Books, plays, singer-songwriters, thoughts while pogoing (May 9, 2001)

[In response to the group moderator’s asking if anyone had read the Greil Marcus book Lipstick Traces, recently mentioned in the New York Times:

Me read book long time ago (not in bathroom); book in storage across great ocean, not handy for reference. Me no live in Texas. Me no see production either, but sounds like fun (I actually think it would be a hit in Ljubljana; the Slovenes eat up this kind of stuff). Lipstick Traces is heavy going sometimes, but food for thought, though some of it may be wishful-thinking booshwa (I read somewhere that John “Rotten” Lydon once was asked about the purported Pistols-Situationist “secret history” and retorted, “If that was the case, it was so secret that nobody told us.” (Which may well have been the case…certainly, no one seems to have told poor ol’ Sid…) I do love that the two producers didn’t bother to finish the book before deciding to turn it into a stage show; how punk is that? Though I have to say, I resent a 55-year-old writer (Greil M.) hijacking the Official Meaning of *punk rock* from us too! Do these people have no shame… ; – )

[Nancy the moderator wrote]
> and since we’re talking about books/writing and there are several
> writers (poets, songwriters, journalists, nonfiction writers) on this
> list… a great article from the NYT that really got me thinking this
> a.m. that has nothing to do with LBers, other than the fact that the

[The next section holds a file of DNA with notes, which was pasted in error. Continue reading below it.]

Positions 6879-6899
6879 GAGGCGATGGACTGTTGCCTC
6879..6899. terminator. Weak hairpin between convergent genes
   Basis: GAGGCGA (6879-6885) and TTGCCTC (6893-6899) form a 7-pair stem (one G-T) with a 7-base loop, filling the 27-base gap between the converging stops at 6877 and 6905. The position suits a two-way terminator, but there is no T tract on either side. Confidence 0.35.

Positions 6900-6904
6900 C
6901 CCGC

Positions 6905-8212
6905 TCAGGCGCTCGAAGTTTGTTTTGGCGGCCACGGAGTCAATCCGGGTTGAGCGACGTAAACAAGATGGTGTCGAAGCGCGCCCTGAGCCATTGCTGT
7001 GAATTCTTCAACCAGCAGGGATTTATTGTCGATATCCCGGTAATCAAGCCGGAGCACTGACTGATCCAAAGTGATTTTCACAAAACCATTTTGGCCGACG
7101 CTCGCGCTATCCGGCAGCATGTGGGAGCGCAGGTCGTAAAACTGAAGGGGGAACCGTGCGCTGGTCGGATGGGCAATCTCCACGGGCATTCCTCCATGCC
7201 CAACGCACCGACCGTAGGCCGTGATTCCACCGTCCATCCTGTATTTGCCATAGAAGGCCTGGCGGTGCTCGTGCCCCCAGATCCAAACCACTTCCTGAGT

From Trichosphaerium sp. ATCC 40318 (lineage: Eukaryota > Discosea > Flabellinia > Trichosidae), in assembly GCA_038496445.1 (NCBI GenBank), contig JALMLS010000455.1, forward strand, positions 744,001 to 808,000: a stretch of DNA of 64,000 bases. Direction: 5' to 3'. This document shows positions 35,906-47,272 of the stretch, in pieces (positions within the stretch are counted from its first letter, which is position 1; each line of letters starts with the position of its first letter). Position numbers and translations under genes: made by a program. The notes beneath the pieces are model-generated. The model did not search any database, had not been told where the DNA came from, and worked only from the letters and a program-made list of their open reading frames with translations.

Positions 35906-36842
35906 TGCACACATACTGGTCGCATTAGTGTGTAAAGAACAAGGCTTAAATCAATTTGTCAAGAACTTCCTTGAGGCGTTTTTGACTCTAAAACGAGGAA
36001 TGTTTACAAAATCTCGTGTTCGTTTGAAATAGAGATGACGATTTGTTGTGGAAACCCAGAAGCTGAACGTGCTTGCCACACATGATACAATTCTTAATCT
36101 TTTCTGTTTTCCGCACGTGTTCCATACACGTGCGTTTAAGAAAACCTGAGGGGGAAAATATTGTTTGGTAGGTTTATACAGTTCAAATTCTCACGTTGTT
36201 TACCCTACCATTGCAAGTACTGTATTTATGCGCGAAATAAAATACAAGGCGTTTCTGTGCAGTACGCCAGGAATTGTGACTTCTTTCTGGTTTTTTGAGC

> author sounds and looks like he might be one of us.
>

He does sound like one of us, just another slob on the bus, except that Rosen doesn’t have to ride the bus and sticks to typing in the maid’s room. As another writer working at home (though me no work in maid’s room, me no have maid or kid, me type in kitchen these days), I can certainly empathize with a lot of the things he says. The stuff about the muse leading you into unexpected corners (there’s a reason they call it the SUBconscious, after all), for sure. A couple of summers ago I attended a two-week writers’ workshop in Spoleto, Italy, and the emphasis was on new writing, and I thought I’d spend most of the time writing serious treatises on life in Slovenia and about the Balkans, and instead, almost all of the writing I did turned out to be about New York and my family, and at the end-of-seminar reading I laid ’em in the aisles with a risque comedy-farce. So, there’s no telling where Ms. Muse will lead, you just have to have the good sense to follow if she’s decided to stick around…